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Quick Response to Damaged Dam Saved Homes, Pipe to be Replaced

Lake Tara. Image via Google

Quick response from homeowners in Tara Estates and local first responders helped to keep the damaged levee in Lake Tara from failing and flooding the area, according to William McKercher, chief of the Dam Safety Division of the Mississippi Department of Environmental Quality.

“This was very much a success story illustrating responsible dam ownership by Tara Estates HOA and effective emergency response from Lafayette County,” McKercher said Friday. “The public was kept informed of the hazards presented and actions were taken to protect downstream lives and property until the risk could be resolved.”

As heavy rain pummeled Lafayette County, the Lafayette County Fire Department put out a public warning, asking residents who live in the College Hill area and Lake Tara to voluntarily evacuate when the dam in the lake threatened to breach.

McKercher said that while the heavy rain caused the emergency situation, the issues with the dam were known before this week’s deluge.

A recent inspection of the dam by MDEQ, which is required by state law to be performed annually, revealed that the outlet pipe made of corrugated metal is several decades old and prone to failure after 12-plus years.

“Video inspections of the pipe confirmed portions had corroded and that the pipe needed to be replaced to ensure safe operation of the dam,” McKercher said. “The homeowners association submitted plans and received a permit from MDEQ to do a replacement of their primary outlet pipe and had a contractor scheduled to do the work in early July.”

Due to the pipe’s condition, Tara Estates residents inspected the dam after storm events to look for issues.

On Wednesday, a resident was inspecting the dam and identified a sinkhole forming on the dam at approximately 1 pm. The HOA notified local emergency response officials.

“Through the chain, MDEQ received notice at approximately 3 p.m. and mobilized to the dam,” McKercher said. “Looking into the sinkhole, it was clear that water was flowing through the dam on the outside of the outlet pipe.  This is a serious concern because a flow like that can wash soil away from the interior of the dam, which is how the sinkhole was created.”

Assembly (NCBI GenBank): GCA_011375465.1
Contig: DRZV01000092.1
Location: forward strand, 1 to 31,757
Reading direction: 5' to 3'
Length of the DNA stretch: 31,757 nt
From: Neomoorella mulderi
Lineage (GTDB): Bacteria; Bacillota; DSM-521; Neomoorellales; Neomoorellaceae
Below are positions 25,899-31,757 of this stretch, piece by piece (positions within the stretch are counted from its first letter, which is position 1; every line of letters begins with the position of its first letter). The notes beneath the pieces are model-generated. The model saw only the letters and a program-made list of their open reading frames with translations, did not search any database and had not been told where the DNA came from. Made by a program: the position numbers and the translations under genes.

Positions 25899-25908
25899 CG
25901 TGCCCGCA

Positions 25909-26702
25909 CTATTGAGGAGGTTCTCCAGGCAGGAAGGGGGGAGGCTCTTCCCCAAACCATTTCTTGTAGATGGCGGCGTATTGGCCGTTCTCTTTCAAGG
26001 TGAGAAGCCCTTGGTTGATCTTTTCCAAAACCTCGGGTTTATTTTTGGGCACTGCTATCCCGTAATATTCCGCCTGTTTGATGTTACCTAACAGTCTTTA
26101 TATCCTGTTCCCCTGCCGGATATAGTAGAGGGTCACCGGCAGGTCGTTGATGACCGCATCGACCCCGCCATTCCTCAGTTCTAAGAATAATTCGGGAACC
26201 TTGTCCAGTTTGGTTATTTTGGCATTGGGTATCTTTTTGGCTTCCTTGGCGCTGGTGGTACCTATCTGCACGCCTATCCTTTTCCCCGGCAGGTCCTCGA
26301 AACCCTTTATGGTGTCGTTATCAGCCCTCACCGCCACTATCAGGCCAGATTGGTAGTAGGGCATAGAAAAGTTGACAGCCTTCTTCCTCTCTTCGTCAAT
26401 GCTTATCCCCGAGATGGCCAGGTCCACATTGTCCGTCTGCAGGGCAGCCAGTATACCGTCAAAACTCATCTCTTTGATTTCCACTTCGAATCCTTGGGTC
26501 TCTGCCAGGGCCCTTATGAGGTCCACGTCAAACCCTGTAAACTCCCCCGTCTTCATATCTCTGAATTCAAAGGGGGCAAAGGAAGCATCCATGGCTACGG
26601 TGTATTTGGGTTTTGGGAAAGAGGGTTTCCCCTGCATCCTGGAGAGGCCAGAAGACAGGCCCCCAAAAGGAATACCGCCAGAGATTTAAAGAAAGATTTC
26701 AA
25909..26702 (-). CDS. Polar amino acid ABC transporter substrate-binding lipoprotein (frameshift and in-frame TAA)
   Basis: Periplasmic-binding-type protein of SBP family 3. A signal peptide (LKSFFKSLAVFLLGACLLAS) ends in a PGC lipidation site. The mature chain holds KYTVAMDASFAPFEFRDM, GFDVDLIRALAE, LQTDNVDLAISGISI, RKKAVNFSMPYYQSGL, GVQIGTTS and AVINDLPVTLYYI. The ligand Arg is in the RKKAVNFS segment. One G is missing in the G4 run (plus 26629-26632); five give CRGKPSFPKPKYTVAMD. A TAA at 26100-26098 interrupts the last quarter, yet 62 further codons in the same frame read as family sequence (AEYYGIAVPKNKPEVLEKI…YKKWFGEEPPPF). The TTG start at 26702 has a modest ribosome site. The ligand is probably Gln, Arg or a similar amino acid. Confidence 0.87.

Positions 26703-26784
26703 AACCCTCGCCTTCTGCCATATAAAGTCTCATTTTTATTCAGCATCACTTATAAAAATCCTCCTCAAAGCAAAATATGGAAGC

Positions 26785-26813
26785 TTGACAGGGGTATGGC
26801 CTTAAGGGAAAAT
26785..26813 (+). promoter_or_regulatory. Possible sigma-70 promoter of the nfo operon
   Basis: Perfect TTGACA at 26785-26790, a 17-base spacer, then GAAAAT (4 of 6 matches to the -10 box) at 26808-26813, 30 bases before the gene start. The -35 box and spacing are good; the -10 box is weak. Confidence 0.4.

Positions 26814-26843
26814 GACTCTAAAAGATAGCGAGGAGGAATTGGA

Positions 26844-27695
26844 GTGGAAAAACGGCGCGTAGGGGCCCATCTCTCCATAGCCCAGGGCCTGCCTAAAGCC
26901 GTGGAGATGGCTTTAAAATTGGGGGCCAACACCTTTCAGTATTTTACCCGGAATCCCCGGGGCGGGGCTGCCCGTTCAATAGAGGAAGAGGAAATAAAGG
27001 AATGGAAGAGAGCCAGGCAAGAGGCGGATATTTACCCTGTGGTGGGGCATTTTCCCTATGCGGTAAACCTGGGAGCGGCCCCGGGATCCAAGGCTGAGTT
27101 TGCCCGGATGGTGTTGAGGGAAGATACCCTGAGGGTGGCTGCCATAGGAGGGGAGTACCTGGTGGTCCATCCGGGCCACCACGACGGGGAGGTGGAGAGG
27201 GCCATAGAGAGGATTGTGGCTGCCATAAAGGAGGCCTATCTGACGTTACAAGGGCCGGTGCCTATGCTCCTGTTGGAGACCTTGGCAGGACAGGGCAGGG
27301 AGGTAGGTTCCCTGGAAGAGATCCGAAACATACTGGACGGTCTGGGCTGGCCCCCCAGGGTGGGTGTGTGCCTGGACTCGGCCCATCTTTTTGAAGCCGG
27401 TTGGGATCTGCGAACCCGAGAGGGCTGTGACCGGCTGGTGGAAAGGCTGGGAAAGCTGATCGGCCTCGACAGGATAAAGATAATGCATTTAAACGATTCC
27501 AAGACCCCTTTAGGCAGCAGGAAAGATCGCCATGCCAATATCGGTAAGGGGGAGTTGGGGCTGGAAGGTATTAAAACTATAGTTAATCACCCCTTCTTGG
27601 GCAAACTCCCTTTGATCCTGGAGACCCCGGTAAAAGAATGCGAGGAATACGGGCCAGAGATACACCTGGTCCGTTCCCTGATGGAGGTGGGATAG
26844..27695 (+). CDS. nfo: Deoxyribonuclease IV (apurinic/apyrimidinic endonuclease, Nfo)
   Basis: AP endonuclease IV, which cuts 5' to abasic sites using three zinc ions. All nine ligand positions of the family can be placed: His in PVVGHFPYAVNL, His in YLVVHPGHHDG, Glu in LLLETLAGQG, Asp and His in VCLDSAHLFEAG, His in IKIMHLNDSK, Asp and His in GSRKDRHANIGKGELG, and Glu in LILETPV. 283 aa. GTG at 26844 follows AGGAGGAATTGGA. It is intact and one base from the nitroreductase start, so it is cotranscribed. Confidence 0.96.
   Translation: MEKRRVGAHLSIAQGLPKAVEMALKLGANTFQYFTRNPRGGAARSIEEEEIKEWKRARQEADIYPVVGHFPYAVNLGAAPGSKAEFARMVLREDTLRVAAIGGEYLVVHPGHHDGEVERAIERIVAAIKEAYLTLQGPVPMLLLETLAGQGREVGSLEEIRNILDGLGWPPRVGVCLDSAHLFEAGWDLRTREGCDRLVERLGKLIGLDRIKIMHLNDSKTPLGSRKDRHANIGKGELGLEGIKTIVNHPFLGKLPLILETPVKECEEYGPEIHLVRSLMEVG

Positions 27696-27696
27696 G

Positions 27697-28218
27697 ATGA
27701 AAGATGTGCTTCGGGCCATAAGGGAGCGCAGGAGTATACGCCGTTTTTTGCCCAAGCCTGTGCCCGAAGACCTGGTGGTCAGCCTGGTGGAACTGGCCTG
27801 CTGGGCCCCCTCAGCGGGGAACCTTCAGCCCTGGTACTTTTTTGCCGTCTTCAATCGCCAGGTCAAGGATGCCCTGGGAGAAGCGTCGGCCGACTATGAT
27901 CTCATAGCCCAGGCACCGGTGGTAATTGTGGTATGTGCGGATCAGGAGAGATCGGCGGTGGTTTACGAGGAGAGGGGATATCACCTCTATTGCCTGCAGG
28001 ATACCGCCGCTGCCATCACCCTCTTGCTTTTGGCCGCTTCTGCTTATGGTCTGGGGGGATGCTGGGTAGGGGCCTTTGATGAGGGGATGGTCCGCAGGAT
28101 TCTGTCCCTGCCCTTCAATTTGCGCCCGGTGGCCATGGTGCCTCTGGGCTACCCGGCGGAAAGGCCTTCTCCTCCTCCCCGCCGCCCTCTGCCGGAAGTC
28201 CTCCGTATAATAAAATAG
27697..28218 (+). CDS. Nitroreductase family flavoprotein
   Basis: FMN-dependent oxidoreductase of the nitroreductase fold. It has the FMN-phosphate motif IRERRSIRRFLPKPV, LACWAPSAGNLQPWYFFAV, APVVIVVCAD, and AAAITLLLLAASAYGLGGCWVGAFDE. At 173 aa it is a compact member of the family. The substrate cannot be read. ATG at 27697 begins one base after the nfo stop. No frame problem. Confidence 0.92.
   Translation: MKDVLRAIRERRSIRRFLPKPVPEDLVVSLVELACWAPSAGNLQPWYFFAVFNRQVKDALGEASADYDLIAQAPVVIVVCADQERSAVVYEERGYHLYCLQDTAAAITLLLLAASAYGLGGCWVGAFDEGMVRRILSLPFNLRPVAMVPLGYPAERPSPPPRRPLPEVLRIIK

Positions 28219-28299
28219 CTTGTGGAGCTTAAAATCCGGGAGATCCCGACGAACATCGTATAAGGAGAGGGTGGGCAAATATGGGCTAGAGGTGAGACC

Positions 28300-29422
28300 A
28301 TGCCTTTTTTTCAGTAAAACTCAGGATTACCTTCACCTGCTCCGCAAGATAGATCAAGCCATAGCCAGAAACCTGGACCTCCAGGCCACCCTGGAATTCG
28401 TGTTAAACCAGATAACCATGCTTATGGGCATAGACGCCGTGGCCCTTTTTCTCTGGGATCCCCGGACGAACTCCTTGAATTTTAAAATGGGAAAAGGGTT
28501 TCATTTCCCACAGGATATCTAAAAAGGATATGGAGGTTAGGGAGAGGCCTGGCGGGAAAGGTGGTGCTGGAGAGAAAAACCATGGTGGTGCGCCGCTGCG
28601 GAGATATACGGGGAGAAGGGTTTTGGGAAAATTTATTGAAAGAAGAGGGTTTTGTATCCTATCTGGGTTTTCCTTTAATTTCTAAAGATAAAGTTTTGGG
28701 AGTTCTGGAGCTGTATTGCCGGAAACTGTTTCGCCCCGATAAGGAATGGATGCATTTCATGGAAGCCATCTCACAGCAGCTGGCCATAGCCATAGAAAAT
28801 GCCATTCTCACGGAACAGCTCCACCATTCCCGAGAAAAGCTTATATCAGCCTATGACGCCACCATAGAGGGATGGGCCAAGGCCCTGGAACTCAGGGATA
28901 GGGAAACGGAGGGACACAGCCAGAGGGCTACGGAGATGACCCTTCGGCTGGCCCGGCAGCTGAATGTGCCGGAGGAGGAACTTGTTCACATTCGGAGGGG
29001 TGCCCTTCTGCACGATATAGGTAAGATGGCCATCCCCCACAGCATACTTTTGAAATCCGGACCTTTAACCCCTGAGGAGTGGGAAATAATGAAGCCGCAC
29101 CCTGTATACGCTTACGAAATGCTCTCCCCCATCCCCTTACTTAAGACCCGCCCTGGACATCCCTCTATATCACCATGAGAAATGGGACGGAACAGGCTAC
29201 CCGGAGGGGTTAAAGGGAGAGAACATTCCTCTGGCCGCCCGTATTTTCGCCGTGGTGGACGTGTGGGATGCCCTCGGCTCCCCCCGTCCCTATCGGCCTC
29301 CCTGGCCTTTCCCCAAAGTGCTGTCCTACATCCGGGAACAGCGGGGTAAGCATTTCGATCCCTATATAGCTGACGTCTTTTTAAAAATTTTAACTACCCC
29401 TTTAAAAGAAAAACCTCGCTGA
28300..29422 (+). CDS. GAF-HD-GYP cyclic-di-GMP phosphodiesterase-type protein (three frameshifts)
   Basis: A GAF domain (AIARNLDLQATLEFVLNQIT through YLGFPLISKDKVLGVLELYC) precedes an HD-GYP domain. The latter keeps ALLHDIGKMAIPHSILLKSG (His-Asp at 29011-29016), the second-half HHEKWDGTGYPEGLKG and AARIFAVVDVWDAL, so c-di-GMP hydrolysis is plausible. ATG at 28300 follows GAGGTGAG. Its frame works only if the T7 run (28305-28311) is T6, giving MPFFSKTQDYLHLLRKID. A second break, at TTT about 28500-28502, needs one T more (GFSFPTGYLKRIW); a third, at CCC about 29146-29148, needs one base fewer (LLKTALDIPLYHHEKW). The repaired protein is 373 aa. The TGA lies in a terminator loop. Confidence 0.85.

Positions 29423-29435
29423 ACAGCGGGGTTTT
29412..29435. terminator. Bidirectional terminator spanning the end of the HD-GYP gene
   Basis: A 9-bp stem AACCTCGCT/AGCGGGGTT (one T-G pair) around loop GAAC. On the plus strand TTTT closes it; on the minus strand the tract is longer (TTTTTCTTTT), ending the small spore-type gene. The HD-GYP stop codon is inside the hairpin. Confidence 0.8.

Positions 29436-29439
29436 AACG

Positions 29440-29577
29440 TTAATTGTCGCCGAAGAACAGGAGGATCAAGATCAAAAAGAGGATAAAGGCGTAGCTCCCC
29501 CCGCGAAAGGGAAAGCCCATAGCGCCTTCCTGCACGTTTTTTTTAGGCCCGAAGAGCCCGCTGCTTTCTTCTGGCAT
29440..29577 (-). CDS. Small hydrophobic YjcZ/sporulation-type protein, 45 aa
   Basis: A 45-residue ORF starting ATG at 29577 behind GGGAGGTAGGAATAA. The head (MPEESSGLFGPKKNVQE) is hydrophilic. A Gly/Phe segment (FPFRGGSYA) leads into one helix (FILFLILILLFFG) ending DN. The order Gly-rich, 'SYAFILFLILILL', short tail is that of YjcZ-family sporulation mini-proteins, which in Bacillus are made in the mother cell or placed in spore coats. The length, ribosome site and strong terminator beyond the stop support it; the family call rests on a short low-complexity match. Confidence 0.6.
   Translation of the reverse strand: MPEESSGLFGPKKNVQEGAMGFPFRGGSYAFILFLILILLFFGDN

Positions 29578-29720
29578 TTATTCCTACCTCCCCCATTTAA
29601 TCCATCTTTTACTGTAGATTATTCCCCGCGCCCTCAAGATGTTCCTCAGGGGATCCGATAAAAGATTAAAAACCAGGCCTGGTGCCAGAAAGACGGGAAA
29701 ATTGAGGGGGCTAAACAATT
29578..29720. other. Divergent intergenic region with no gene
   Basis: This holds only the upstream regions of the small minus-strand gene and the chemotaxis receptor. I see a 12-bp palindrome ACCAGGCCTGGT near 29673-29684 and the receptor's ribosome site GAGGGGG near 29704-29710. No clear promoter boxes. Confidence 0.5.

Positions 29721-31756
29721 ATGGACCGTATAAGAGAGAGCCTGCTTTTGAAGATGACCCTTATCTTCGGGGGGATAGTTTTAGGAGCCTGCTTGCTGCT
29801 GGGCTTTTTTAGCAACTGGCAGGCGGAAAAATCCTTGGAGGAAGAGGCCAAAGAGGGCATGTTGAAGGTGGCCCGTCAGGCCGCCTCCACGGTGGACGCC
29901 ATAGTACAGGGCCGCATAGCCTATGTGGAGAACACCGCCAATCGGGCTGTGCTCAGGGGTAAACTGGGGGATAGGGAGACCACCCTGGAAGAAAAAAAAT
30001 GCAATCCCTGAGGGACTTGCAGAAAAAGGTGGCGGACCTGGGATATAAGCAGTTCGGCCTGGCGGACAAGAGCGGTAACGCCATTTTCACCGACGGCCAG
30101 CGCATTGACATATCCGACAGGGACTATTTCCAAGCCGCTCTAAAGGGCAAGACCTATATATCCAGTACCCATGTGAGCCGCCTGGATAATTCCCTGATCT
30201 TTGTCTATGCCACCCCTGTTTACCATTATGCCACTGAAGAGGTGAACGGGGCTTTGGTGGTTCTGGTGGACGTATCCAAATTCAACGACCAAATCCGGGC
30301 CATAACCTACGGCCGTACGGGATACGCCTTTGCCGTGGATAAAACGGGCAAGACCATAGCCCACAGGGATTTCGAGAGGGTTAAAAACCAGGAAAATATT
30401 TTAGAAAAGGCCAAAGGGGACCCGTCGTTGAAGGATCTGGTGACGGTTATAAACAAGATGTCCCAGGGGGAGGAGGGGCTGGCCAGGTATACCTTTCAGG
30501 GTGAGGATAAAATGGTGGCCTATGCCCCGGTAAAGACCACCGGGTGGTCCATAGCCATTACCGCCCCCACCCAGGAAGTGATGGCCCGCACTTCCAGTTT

As more and more material is washed away, the structure grows weaker and weaker until eventually the dam cannot hold back the pressure of the water in the lake and the dam fails. 

An engineer retained by the HOA was onsite before MDEQ arrived and worked with county officials with MDEQ approval to excavate a small amount of material from the emergency spillway to begin lowering the water level in the lake.

The Lafayette County Fire Department utilized two engines and three portable pumps to assist in drawing down the water level. MDEQ later brought siphon equipment to the site to replace the pumps, so the fire department and its equipment could be available for other emergencies as needed. 

Lafayette County Fire Department at the site of Lake Tara where a dam threatened to breach Wednesday night. Photo via Facebook/Lafayette County Fire Department

The siphons were installed by 11:30 p.m. on Wednesday night and continued to lower the water level in the lake. 

Thursday morning, county staff safely lowered the emergency spillway an additional foot in elevation.

“This reduction was important because it brought the level of the lake down permanently to a point that water was no longer flowing along the outside of the outlet pipe and through the inside of the dam, eliminating the potential of dam failure from that issue,” McKercher said.

MDEQ will be leaving the siphons in place to continue drawing down the lake level an estimated 4-5 feet below the normal water level. The contractor hired by the HOA has agreed to complete the pipe replacement and permanently fix the issue as soon as the level is drawn down to a point that it is safe for them to dig with no risk of failure.

“MDEQ will be actively monitoring the siphon equipment and the status of the dam until the repairs are completed and the dam returns to a safe, normal operation,” McKercher said.

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